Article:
By Dialogo February 18, 2010 Colombian forces in the south of the country have killed four FARC guerillas, including a leader believed responsible for an attack on the Palace of Justice in Cali in 2008 that left four dead and believed to have participated in the kidnapping of twelve regional deputies in 2002. EFE received confirmation of this today from the head of the Pacific Joint Command, Gen. Justo Eliseo Peña, who specified that the operation was carried out Monday in the town of López de Micay, in the department of Cauca (in the southwest), where the leader known as “Narices” [‘Noses’] died. Iván Cárdenas Carrillo or “Narices” was, according to General Peña, the commander of the “Manuel Cepeda Vargas” Front, a faction of the Revolutionary Armed Forces of Colombia (FARC). He added that following the joint operation by the Colombian army, navy, and air force, more than twenty weapons and documents in the power of the rebels were recovered. “Now it will be the responsibility of the Attorney-General’s Office to verify the authenticity of the document that one of those killed was carrying and from which we know that he was the man known as Narices,” Gen. Peña indicated to EFE. With the death of Narices and three other FARC guerrillas, “we’ve taken a weight off of Cali and the south of the country in general, since they were committing crimes in this region,” the officer explained. Among the charges against the guerilla leader were attacks on police stations in Buenaventura and the kidnapping of the twelve regional deputies from El Valle in 2002. In 2007, eleven of the twelve regional legislators died while in the hands of the FARC, in a confused encounter between rebel factions. He was also accused of responsibility for the attack on the Palace of Justice in Cali, which cost four lives and left another twenty-six people wounded, and of numerous kidnappings in the Colombian southwest.
ShareShareSharePrintMailGooglePinterestDiggRedditStumbleuponDeliciousBufferTumblr continue reading » The housing market is a fickle beast. It ebbs and flows, impacted by a number of economic factors, often leaving consumers and lenders alike absorbing copious amounts of information to try to best understand where it’s headed.In early 2019, the market began to show symptoms of softening, something we had not seen since home prices began to rise again in 2012. However, by late August, the S&P Dow Jones Indices released June 2019 data showing home price increases on a downward decline. So very fickle.One thing that experts agree on is that the current favorable interest rates and low housing inventory support refinance activity. According to Black Knight, 11.7 million U.S. mortgages have become eligible for a refinance simply due to the current low mortgage rates. As of the first week of September, Freddie Mac released news that the average rate for a 30-year fixed rate mortgage in the U.S. fell to an astonishing three-year low of 3.49%.
continue reading » ShareShareSharePrintMailGooglePinterestDiggRedditStumbleuponDeliciousBufferTumblr In March, the coronavirus forced TwinStar Credit Union ($1.7B, Olympia, WA) to close branches and move support staff remote. Since then, the credit union has split its focus between what it needs now and what it will need in the future.“We’ve been working to build out the right support structure for the current environment while also thinking about the long term,” says Scott Daukas, the credit union’s chief strategy officer.When operations changed in March, TwinStar ensured systems were in place to serve members during a short period of uncertainty. Daukas estimates that by year-end, TwinStar will have completed nearly three years’ worth of strategic development projects, many including digital technologies.Now, more than six months since the earliest shutdowns began, the credit union also is focusing on the future. The organization is considering challenging questions such as: How will consumer behavior change? Will member needs change? What can be done now to prepare for tomorrow?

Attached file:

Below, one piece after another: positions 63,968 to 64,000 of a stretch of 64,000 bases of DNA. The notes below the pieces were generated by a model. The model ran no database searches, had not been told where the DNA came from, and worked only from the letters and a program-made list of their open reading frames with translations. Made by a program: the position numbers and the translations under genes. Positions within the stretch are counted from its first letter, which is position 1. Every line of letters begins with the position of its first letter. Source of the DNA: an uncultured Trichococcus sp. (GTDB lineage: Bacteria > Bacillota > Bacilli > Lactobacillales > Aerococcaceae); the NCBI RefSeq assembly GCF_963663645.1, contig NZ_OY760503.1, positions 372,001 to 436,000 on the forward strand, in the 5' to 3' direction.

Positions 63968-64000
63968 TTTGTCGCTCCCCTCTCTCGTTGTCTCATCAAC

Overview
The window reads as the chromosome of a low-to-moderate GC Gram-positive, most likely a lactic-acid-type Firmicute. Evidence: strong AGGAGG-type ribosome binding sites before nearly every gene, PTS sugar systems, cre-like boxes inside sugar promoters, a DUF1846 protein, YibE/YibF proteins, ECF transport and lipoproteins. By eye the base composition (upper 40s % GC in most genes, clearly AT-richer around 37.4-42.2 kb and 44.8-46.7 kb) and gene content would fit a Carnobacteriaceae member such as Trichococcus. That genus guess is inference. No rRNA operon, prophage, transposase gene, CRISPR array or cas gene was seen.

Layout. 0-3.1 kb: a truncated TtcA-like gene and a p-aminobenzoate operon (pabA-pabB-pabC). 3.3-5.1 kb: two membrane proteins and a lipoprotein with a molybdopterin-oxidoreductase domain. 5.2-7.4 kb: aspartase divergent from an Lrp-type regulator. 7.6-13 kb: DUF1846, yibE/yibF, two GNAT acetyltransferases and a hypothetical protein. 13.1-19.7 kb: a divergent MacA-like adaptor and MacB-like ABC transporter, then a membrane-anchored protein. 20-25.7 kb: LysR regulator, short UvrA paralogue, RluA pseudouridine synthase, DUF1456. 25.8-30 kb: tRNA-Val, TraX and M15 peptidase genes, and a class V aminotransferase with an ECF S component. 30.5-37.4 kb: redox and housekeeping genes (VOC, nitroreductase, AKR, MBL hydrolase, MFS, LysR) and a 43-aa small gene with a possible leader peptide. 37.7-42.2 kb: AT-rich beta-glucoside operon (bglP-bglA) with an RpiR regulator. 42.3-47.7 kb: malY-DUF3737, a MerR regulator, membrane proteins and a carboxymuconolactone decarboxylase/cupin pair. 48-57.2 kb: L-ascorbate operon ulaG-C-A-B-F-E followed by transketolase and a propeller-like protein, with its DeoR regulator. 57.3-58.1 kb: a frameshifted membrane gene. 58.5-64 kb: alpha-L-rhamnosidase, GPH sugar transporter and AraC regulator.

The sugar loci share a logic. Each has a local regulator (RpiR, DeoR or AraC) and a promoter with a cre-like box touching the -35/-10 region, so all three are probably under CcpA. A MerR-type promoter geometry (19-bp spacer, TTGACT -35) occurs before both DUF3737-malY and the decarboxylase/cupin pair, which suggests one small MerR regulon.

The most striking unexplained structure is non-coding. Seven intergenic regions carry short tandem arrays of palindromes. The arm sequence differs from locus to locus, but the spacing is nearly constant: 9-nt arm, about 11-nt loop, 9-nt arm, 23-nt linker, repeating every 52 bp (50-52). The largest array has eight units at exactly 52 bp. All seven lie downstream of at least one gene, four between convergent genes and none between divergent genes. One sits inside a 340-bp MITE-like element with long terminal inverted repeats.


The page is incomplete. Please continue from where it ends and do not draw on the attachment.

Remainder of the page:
Mondays are usually a relatively low day for the number of cases reported, as states are still noting results from testing that took place over the weekend when many facilities are closed. But this Monday, the United States still notched up 127,000 additional confirmed cases of COVID-19. A week earlier, that would have been a record high. It’s also almost 40,000 cases higher than were reported the previous Monday. At the rate cases are soaring, it seems certain the United States will pass 150,000 cases in a single day at some point this week.This latest surge of virus continues to be extremely broad based. Both Illinois and Texas exceeded 10,000 new cases on Monday. Already on Tuesday, Illinois has announced 12,623 new cases, obliterating the state’s past record. It’s actually the highest value that any state has posted since Florida and Texas soared back in July, and higher than any daily number posted by New York in the opening phase of the pandemic (though limited testing at the time meant that cases in New York were badly underreported). An astounding 17 states reported over 3,000 new cases on Monday.- Advertisement – However, Pfizer’s vaccine announcement is genuinely good news. And it’s not just good news for Pfizer’s vaccine, or even just good news for COVID-19.The Pfizer vaccine’s high efficacy is fantastic news, because the vaccine targets the spike protein that COVID-19 uses to attach to human cells. The other “big four” vaccines now in Phase 3: Oxford / AstraZeneca, Moderna, and Johnson & Johnson also target that same protein. That means the world is likely to have a variety of effective vaccines, some of which may be easier to administer and easier to use in areas without extreme refrigeration.Pfizer’s vaccine is the first phase 3 trial of a vaccine using mRNA in a human. If the safety data holds up, the technology could potentially become a new standard in how vaccines can be rapidly developed against other diseases.Moderna’s vaccine is also mRNA based. Unlike Pfizer, they’re a relatively small company that has essentially bet the farm on this trial. They should be reporting their Phase 3 results within the next two weeks.Johnson & Johnson’s vaccine has some advantages in that it’s a single dose and doesn’t need temperatures lower than those provided by normal refrigerators. Their single dose approach means they should move through Phase 3 more quickly. However, they were the last of the major trials to begin, and they’re recruiting a large pool, so don’t expect results for another month or more.And of course, the best news possible is that it won’t be Donald Trump who handles the deployment of these vaccines. This isn’t Biden’s first experience in crisis management. After all, he walked into the White House in 2009 in the midst of the Great Recession and took charge of Obama’s response to that crisis. He’s used to managing large teams in dire circumstances. – Advertisement – Just a few points out of the morass of statistics: Illinois now has 4,742 people in the hospital with COVID-19, with 911 in the ICU, and 399 on ventilators. In North Dakota, 7.4% of the total population has now tested positive for COVID-19. Tennessee had as many cases in the last two days, as it had in the entire pandemic up until mid-June.Over time, the case fatality rate for new patients has decreased. But, so far at least, it’s hard to point at any miracle drug that accounts for this change. Trump’s much promoted hydroxychloroquine was never more than a pipe dream. Remdesivir, which seemed to represent a net positive for patients in mid-disease and gained FDA approval, has turned out to show no real effect in the largest trial to date. The only real advances seem to be in the use of anti-inflammatory steroids with patients who need supplemental oxygen or ventilation. If there’s any good thing at all to come from the pandemic so far, it may be that doctors have acquired a better understanding of how to conduct long period intubation while decreasing damage and lowering the rate of death—for the awful reason that they’ve had so many patients on which to test different procedures.Synthetic monoclonal antibody treatments, such as the Regeneron treatment given to Trump during his bout with the disease, do hold out a lot of hope for effective treatment. On Tuesday, Eli Lilly gained emergency approval for it’s version of a two-antibody cocktail, bamlanivimab. However, at the moment there are very few doses available. The total output of both Eli Lilly and Regeneron to date would not be enough to treat the positive patients of a single day at this point, and since the treatments are most effective when administered early, they’re not really a significant effect on the total national picture—even if they are of powerful net benefit for those patients lucky enough to receive one of these rare treatments. – Advertisement – – Advertisement – Now we just have to survive until vaccines, and Biden, arrive.